4 skills for counselling

(Adopted from the student handbook of Devotee Care Course)

It is desirable, wherever feasible, that caregivers in ISKCON are themselves devotees. Nevertheless, caring devotees must exhibit appropriate values and conduct, and be knowledgeable and expert in their respective fields. In many areas, professionalism is absolutely needed. In some cases, a lack of professional knowledge and discretion can have serious negative consequences, and may be illegal

On the other hand, caregivers who are professional and exhibit genuine care and other Vaishnava qualities often have considerable and positive impact on people’s lives, materially and spiritually.

We focus here on giving counsel (as relevant to many areas of care). We explore four main topics/skills:

  1. Respecting confidentiality
  2. Making referrals
  3. Building rapport
  4. Considering ethics

1. Respecting Confidentiality

Personal integrity is most important for a caregiver (as linked to #4). Breaking confidentiality is a serious and culpable breach of trust. However, practicing confidentiality may not be as simple as we initially might suppose. Please note:

  1. Sharing with peers/seniors without the client’s permission is also breaking confidentiality
  2. You are obliged in some places (by law) to break confidentiality when a person/client discloses a desire to:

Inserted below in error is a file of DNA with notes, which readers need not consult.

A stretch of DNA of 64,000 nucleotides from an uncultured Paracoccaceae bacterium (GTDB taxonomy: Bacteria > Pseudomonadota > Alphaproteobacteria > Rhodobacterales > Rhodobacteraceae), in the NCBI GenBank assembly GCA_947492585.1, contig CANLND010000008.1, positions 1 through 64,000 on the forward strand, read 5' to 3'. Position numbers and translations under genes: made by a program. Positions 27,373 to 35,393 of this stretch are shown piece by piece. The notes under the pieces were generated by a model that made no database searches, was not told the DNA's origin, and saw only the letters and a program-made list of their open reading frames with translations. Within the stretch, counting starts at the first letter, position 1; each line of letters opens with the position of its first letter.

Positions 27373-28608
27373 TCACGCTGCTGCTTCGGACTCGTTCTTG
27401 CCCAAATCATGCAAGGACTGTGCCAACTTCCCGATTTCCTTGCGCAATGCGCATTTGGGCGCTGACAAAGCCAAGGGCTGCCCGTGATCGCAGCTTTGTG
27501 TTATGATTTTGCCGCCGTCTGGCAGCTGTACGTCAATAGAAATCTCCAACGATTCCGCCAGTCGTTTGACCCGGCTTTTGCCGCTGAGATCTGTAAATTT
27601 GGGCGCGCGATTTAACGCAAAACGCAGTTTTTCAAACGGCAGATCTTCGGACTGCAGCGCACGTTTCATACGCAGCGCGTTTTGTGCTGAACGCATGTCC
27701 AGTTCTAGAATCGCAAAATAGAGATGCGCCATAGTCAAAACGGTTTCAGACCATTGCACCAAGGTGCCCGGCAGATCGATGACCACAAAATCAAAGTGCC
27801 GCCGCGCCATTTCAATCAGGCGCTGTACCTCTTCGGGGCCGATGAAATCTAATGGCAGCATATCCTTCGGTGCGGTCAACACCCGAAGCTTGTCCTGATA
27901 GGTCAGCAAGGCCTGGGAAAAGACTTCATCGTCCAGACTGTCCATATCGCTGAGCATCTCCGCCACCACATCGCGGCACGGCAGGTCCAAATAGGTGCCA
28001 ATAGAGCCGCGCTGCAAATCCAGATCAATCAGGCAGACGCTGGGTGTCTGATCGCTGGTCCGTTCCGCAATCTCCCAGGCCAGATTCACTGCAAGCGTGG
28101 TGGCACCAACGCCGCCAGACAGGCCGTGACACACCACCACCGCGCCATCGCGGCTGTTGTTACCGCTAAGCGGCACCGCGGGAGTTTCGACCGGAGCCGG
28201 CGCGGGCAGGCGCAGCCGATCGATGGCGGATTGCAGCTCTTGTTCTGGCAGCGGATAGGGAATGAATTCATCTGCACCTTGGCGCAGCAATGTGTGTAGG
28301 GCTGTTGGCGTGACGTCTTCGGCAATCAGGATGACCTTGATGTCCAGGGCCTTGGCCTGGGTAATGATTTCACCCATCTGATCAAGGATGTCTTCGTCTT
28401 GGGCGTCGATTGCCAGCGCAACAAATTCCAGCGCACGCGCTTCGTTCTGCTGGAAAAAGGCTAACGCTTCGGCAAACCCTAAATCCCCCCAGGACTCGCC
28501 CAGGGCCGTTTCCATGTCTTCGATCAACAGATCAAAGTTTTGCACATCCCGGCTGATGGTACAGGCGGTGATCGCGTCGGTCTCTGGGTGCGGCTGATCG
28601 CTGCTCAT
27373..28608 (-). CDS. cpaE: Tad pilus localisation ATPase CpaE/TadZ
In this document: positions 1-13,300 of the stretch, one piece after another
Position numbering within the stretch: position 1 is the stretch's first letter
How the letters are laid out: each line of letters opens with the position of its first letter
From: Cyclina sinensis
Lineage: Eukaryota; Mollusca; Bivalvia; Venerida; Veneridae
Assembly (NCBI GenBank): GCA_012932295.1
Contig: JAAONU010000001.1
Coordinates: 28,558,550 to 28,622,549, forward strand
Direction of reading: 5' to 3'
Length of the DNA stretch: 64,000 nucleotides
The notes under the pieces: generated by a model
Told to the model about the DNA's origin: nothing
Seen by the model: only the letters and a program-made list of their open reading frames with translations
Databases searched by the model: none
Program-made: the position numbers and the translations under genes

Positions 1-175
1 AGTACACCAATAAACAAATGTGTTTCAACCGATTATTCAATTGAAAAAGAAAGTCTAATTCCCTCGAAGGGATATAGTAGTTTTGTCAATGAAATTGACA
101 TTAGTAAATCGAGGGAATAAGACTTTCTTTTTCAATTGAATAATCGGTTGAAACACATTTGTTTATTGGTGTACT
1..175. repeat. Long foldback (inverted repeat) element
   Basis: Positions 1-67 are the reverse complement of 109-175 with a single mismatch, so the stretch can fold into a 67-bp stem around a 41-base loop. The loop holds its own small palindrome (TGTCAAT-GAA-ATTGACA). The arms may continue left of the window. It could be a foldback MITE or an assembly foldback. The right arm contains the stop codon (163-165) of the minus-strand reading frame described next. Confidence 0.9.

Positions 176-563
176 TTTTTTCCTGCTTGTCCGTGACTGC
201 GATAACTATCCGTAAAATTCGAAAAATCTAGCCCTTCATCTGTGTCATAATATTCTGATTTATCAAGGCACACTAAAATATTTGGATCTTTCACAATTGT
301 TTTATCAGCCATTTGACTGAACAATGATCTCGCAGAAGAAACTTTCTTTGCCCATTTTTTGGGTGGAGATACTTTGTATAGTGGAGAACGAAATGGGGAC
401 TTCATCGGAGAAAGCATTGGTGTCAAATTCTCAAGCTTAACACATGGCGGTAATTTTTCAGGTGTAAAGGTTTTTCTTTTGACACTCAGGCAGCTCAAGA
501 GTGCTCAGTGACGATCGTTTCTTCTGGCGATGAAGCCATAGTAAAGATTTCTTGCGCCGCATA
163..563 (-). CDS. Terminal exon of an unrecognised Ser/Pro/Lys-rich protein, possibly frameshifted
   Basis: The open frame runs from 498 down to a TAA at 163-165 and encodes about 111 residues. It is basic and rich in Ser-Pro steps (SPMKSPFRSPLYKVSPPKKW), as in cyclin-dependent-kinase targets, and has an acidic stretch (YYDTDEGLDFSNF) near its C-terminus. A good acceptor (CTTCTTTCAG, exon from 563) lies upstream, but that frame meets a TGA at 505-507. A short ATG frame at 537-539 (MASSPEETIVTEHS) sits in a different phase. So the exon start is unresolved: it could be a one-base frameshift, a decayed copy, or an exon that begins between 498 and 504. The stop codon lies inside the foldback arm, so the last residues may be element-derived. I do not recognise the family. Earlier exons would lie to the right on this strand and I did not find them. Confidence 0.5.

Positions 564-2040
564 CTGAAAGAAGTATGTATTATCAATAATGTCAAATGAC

1. Self-harm or commit suicide
    2. Harm another person
    3. Break some laws
  3. The care-giver must be aware of the law in their specific country/state/region (this includes statutory requirements for data-protection).

2: Making Referrals

A care-giver must recognise his or her limitations and situations that call for knowledge and skills outside his/her own specific area of expertise. Especially, a caregiver should avoid:

  1. denying the scope of their expertise and their own limitations
  2. being possessive of clients
  3. being swayed by sectarian concerns (e.g. guru cliques)
  4. anything that compromises the well-being of clients.

It is often dangerous, and even illegal, to practice without adequate qualification (for example, in applying alternative or complementary health remedies).

3: Building Rapport

It’s important that clients are not only cared for but palpably feel cared for. Hence the caregiver should:

  1. Be aware of the need for ‘real connection’ and empathy.
  2. Acknowledge without judgment the needs of the client (and significant others).
  3. Be fully present and mindful.
  4. Build appropriate and trusting relationships.

Care-givers should also have a positive relationship with themselves. Understanding one's needs and feelings helps to become aware of thinking patterns, and present situations.

  1. Take care of you own needs and seek the regular support that all caregivers need
  2. Do not enter into an intimate (i.e. sexual) relationship with a client
  3. Do not become attached to being needed or ‘rescuing’ others

4. Considering Ethics

This fourth topic is somewhat different from the previous three in that ethical concerns - and related skills - underpin all caring practices. It is especially important that;

  1. Devotee counsellors demonstrate integrity, both professional and devotional.
  2. ISKCON caregivers be careful not to sacrifice personal integrity in favour of misunderstood or misapplied religious belief/sentiment.
  3. They exercise a degree of self-determination (as a local team or as a wider sanga). 
  4. Care-givers define an agreed ‘code of conduct’ (or ‘code of ethics’), to which they consider themselves accountable, irrespective of status or position.
  5. They regularly participate in CPD (Continuous Professional Development).